I’m looking at the non-Beto and non-judicial statewide races, the one open State Senate seat that could be interesting, and a handful of State House races based partly on 2020 election data and my own idiosyncrasies. There were a few State House races that might be intriguing on paper, I couldn’t find a finance report for the candidate in question. If there’s a race that I’ve skipped that offends you, let me know in the comments.

Remember that these reports may cover different time spans, depending on the candidate’s primary status. Candidates who had no primary opponent, such as Luis Echagaray in HD52, have reports that include all activity since January 1. Candidates who won their March primary, such as Daniel Lee in HD26, have reports that include all activity since February 21. And candidates who had to win a primary runoff, such as Suleimon Lalani in HD76, have reports that include all activity since May 16. Check the report itself if you’re not sure for a given candidate – the information is there on the first page.

Mike Collier is one of those who had to endure a runoff, so that $693K is since mid-May. That in itself is not too bad – it’s not particularly eye-catching, but it’s a decent pace and will add up over time. To that extent, here are the totals Collier has posted over other periods since last year:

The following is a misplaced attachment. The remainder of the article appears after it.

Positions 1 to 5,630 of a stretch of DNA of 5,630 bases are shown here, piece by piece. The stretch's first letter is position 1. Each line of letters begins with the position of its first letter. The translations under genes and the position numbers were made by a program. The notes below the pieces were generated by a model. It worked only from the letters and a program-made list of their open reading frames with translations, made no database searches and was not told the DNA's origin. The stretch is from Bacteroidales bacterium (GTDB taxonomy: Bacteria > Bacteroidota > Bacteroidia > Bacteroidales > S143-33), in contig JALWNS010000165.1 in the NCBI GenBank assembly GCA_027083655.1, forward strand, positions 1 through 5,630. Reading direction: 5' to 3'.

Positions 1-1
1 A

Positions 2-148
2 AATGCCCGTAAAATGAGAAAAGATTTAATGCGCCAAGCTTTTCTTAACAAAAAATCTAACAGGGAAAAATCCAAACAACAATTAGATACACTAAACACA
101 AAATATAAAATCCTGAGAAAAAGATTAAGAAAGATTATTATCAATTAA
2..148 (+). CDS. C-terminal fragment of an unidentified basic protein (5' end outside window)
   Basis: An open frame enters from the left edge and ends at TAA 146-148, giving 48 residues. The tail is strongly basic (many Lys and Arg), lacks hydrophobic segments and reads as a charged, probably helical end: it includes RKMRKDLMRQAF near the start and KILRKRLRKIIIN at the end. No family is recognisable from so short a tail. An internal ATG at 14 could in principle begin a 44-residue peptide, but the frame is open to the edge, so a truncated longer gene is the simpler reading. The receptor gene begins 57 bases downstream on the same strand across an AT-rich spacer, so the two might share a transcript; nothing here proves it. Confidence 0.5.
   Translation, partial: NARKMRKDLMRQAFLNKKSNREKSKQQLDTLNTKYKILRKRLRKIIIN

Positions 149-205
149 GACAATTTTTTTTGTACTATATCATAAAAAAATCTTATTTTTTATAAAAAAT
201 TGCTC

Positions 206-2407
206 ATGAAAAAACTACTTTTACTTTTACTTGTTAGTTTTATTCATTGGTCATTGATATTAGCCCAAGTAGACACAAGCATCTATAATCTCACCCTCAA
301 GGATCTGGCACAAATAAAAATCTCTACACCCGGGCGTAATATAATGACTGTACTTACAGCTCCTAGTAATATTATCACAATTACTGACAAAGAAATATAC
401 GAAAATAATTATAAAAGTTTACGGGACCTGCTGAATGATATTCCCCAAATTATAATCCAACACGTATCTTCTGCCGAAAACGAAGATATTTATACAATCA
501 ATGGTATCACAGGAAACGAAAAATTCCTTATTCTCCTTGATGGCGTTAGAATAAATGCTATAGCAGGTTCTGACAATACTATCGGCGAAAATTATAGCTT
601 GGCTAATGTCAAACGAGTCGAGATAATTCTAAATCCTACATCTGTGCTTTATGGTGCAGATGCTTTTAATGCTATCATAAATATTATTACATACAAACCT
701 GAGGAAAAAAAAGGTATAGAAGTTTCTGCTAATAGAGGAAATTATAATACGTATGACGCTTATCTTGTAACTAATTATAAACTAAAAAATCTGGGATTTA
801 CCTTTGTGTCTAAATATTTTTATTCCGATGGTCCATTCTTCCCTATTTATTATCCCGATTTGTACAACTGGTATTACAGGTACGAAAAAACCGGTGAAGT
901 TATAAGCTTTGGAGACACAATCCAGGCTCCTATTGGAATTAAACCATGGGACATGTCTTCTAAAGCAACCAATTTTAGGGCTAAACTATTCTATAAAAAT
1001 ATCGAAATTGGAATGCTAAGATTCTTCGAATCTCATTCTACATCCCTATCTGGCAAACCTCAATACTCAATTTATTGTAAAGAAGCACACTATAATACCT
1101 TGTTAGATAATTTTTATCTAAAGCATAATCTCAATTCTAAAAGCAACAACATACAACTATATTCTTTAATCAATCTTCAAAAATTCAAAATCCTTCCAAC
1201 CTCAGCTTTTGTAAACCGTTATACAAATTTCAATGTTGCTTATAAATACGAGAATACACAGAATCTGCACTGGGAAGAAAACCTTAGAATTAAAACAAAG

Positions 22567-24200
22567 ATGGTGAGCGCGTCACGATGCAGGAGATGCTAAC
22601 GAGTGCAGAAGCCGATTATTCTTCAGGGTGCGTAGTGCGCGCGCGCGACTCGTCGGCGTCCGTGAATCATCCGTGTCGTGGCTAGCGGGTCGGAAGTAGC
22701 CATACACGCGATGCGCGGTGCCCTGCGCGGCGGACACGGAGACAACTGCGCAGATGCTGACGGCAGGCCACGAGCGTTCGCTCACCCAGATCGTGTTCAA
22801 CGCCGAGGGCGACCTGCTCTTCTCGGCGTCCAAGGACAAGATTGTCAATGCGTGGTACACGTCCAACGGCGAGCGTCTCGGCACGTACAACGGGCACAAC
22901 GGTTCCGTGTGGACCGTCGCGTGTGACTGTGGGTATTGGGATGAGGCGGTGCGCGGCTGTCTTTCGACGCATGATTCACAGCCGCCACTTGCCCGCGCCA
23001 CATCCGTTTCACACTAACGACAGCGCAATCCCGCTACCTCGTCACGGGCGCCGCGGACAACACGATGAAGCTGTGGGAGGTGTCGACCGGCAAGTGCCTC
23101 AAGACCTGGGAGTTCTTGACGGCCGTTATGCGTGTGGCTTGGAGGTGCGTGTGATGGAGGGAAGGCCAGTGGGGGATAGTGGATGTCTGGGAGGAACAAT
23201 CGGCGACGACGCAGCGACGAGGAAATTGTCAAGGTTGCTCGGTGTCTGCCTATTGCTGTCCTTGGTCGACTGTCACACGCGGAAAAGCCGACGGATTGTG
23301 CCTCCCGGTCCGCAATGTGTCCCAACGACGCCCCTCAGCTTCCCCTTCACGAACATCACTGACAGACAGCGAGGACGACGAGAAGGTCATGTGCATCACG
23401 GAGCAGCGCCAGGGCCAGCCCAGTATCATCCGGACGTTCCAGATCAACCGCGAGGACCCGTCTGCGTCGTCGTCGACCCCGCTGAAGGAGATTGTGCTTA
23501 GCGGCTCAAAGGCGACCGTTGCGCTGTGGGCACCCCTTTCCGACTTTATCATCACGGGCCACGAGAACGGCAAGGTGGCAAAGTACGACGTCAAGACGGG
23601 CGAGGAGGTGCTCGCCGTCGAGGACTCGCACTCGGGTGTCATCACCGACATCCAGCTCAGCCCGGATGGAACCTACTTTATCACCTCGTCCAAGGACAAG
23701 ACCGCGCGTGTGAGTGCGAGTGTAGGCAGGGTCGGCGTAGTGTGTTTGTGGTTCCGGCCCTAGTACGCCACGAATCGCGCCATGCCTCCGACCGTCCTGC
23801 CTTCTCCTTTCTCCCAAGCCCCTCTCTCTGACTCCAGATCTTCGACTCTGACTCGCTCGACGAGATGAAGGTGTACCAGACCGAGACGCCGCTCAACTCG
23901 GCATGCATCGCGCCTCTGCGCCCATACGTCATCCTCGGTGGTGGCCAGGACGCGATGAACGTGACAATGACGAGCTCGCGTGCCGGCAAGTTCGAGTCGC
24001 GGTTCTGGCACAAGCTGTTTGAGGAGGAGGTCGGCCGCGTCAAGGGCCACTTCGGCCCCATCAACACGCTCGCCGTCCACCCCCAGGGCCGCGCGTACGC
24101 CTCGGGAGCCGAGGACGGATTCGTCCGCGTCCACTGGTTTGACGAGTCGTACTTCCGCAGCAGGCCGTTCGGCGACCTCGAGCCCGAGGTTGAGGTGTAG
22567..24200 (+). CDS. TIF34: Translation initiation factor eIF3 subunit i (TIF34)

Feb 20 – May 14 – $487,963
Jan 21 – Feb 19 – $124,329
Jan 01 – Jan 20 – $55,989
Jul 01 – Dec 31 – $826,861
Jan 01 – Jun 30 – $757,109

That’s nearly $3 million raised since the beginning of 2021. It’s not a huge amount – you may not be aware of this, but Texas is a big state with a lot of media markets and it costs a crapton of money to effectively advertise statewide as a result – but it’s not nothing. If Collier can continue at the pace from his last report, he’ll collect a couple million dollars by November. Maybe that’s another reason why Republicans are now attacking him.